You might expect that Paul Collier, a noted development economist at Oxford who has devoted most of his professional life to the uplift of the global poor, would see himself as a “citizen of the world.” But that’s not quite right. Collier grew up in Sheffield, a once-flourishing English steel town that provided working-class families like his own with a modicum of prosperity and stability, and that has since struggled in the face of import competition and the loss of many of its most ambitious citizens to London and other dynamic cities. He attributes his prodigious accomplishments in no small part to the cooperative character of the community, and the nation, in which he was raised.
National loyalty, far from being inimical to a more just and decent world in which all, including the world’s poorest, can flourish, is seen by Collier as a firmer foundation for global cooperation than abstract cosmopolitanism, which all too often serves as a mask for unenlightened self-interest. The question animating his small but wide-ranging book “The Future of Capitalism” is whether the sense of rootedness that so defined the Britain of his youth can be restored…
Read the whole review here. My second encounter with Paul Collier was this panel discussion on Intelligence Squared. The way in which the world’s developing economies view capitalism is as important as the current changes in how mature developed economies view capitalism. For that reason I am also looking forward to Mariana Mazzucato’s most recent book, to the right. Surprisingly I had never heard of her before listening to her muse about various influences in her life that led to her distinct voice on how value is created by societies. Her self-introduction makes me wonder how she did not show up in our pages previously:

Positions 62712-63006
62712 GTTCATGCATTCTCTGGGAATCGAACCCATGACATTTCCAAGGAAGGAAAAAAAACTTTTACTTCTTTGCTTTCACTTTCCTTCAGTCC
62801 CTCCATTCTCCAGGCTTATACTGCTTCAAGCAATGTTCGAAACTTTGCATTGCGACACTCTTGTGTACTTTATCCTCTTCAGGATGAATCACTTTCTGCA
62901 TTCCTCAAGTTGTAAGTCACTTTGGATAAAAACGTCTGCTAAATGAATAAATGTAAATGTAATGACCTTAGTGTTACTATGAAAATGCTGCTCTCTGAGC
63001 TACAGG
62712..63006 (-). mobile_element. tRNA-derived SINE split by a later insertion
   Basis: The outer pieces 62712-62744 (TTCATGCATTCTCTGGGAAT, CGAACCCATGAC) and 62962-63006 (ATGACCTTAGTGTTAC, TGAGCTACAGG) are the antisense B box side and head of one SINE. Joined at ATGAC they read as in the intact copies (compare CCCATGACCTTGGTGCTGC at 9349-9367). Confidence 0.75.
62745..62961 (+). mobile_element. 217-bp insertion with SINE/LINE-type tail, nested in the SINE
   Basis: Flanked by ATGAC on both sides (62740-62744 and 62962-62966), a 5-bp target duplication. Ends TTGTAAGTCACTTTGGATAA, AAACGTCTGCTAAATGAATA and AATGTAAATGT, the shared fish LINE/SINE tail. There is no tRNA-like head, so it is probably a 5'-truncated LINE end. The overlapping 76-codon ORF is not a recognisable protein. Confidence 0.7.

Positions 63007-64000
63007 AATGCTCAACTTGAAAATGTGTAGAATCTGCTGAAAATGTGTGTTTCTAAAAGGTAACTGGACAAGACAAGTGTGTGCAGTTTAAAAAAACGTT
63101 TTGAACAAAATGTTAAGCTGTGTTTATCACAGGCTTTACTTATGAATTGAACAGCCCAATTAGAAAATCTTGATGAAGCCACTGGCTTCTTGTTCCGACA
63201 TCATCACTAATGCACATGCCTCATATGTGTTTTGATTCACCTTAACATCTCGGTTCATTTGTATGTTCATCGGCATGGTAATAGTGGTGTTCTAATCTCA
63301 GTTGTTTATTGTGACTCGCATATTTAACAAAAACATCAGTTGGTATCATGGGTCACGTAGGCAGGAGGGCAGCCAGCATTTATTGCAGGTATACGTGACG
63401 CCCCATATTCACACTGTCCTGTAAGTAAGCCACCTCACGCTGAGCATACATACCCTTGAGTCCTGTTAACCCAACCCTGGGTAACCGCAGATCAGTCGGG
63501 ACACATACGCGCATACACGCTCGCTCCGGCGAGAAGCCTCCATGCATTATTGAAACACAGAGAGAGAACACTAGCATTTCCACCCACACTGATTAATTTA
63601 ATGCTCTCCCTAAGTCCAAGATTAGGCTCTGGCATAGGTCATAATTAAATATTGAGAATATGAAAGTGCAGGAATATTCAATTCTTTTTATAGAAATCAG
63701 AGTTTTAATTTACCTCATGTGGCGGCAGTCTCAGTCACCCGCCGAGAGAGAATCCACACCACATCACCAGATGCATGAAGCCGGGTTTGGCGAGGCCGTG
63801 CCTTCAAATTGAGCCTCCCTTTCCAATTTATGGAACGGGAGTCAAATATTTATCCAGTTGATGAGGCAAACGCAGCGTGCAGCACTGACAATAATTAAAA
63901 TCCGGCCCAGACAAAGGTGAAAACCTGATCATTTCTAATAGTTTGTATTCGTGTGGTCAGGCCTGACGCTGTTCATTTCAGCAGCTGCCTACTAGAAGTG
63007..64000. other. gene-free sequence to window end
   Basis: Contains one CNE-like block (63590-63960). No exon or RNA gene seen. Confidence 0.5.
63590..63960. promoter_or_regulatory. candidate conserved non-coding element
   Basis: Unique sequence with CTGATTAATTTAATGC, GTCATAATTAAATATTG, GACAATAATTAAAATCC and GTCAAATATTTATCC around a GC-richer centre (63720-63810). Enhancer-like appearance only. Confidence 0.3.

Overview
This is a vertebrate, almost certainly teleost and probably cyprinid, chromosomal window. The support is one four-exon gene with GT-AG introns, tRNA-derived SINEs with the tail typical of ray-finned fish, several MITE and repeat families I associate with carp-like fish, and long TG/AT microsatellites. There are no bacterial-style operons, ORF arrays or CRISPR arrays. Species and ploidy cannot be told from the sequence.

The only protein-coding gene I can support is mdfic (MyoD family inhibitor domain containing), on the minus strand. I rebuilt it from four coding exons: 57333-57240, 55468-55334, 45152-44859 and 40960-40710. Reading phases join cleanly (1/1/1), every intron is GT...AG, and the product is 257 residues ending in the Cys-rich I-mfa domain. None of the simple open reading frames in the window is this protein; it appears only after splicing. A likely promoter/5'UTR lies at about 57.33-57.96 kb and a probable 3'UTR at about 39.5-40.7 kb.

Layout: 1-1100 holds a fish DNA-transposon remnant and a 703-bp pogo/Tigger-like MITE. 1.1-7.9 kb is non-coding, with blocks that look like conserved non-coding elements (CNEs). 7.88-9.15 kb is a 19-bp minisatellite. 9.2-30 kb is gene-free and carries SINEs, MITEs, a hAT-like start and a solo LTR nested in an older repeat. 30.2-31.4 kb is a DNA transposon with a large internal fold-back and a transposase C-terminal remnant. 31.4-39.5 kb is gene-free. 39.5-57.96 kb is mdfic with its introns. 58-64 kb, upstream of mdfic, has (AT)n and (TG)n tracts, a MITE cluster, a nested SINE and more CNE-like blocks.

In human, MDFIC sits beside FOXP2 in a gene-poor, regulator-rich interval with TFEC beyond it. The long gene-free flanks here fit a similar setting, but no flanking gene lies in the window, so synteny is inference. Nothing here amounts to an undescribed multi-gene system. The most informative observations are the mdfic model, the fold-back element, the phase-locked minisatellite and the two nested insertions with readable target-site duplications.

I’m a Professor in the Economics of Innovation and Public Value at University College London (UCL), and Director of UCL’s Institute for Innovation and Public Purpose . My work is focused on the economics of innovation; patient finance; economic growth and the role of the State in modern capitalism. I advise policy makers around the world on how to achieve economic growth that is more innovation-led, inclusive and sustainable. My 2013 book, The Entrepreneurial State: debunking public vs. private sector myths, looks at the ‘investor of first resort’ role that the State has played in the history of technological change — from the Internet, to biotech and clean-tech — and the implications for future innovation and for achieving public-private partnerships that are more symbiotic. In 2016 I co-edited a book called Rethinking Capitalism: Economics and Policy for Sustainable and Inclusive Growth focusing on the need for new economic thinking to drive more effective economic policies. My new book The Value of Everything, available in UK and US edition, looks at the need to revisit the difference between value creation and value extraction, and the problems that arise when one is confused with the other.